A daughter of Aeolus and Enarete or Aegiale. She was married to Ceyx, and lived so happy with him, that they were presumptuous enough to call each other Zeus and Hera, for which Zeus metamorphosed them into birds, ἀλκυών (alkyōn) and κήυξ (kēux). Hyginus relates that Ceyx perished in a shipwreck, that Alcyone for grief threw herself into the sea, and that the gods, out of compassion, changed the two into birds.

It was fabled, that during the seven days before, and as many after, the shortest day of the year, while the bird ἀλκυών was breeding, there always prevailed calms at sea. An embellished form of the same story is given by Ovid.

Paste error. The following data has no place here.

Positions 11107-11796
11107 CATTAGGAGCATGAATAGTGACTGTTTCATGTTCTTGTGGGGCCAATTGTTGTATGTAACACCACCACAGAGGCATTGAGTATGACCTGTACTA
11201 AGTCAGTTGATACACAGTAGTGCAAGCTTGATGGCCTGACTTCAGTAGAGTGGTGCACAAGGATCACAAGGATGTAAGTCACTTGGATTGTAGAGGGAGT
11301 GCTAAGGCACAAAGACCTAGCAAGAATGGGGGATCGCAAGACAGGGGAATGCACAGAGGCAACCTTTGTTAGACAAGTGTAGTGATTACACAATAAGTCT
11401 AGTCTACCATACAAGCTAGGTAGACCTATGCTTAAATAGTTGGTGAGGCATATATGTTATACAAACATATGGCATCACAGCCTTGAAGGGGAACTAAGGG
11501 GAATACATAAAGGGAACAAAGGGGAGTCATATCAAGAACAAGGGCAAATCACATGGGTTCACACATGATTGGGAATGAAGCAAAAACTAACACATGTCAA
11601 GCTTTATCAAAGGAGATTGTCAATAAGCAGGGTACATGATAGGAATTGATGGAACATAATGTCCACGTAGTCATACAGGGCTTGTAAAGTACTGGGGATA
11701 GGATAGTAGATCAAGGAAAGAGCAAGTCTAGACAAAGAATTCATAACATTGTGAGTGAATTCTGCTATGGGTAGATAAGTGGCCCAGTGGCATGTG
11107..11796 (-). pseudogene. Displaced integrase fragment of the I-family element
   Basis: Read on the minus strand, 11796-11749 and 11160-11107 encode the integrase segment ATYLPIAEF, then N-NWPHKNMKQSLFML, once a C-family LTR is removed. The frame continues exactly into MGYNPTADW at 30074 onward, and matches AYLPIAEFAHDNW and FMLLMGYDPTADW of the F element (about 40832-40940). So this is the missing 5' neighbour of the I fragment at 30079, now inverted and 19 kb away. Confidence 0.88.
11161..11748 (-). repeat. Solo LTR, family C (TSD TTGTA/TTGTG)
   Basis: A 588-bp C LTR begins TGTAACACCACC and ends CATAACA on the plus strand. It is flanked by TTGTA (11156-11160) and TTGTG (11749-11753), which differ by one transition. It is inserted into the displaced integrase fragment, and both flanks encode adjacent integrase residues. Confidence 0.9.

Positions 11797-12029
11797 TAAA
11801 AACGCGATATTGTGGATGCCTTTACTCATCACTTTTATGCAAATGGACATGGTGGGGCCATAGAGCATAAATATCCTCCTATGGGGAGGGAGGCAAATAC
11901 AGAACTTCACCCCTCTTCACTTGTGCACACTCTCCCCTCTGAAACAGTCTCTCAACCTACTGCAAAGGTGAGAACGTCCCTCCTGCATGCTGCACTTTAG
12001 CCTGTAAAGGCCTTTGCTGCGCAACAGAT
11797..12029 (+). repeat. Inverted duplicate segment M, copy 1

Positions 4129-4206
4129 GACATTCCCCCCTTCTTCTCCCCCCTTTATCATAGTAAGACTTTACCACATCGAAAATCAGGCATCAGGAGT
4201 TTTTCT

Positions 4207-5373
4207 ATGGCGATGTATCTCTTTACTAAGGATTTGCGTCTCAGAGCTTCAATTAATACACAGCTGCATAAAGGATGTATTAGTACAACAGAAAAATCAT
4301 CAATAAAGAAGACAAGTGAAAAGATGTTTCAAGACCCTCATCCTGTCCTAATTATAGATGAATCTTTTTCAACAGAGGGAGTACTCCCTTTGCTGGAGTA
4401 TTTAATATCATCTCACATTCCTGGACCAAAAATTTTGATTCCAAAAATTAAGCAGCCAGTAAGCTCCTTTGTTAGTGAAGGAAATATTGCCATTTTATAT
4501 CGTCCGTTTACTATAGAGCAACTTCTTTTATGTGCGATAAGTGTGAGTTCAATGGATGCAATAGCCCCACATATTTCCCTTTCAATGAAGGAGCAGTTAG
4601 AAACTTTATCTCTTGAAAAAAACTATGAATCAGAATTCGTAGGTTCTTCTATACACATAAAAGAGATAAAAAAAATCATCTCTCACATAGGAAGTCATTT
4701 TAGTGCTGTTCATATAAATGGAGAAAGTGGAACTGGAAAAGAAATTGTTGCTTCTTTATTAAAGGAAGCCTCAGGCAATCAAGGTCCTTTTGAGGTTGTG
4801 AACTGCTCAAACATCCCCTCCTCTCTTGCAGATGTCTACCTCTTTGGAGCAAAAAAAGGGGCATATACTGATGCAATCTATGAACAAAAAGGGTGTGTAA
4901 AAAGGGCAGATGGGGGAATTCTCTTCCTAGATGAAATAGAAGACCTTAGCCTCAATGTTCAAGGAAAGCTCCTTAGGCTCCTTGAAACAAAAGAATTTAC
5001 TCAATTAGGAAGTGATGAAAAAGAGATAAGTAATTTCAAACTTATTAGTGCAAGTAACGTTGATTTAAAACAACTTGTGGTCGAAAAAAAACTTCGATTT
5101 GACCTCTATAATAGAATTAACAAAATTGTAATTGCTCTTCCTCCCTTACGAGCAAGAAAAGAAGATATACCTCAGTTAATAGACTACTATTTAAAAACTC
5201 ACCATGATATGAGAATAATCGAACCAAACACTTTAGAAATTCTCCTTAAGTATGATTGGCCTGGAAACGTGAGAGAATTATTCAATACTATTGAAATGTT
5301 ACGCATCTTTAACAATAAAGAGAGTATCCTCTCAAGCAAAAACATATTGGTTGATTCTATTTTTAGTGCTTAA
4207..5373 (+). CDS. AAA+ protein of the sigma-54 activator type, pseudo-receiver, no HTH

The phrase Halcyon days refers to the two weeks of calm weather during the winter solstice (when the kingfishers lay their eggs). It also means a time of happiness and tranquility.



  • Hyginus. Fabulae, 65.
  • Ovid. Metamorphoses xi, 410 ff.; comp. Virgil. Georgics i, 399.
  • Pseudo-Apollodorus. The Library i, 7.3 ff.
  • Smith, William. (1870). Dictionary of Greek and Roman Biography and Mythology. London: Taylor, Walton, and Maberly.

This article incorporates text from Dictionary of Greek and Roman Biography and Mythology (1870) by William Smith, which is in the public domain.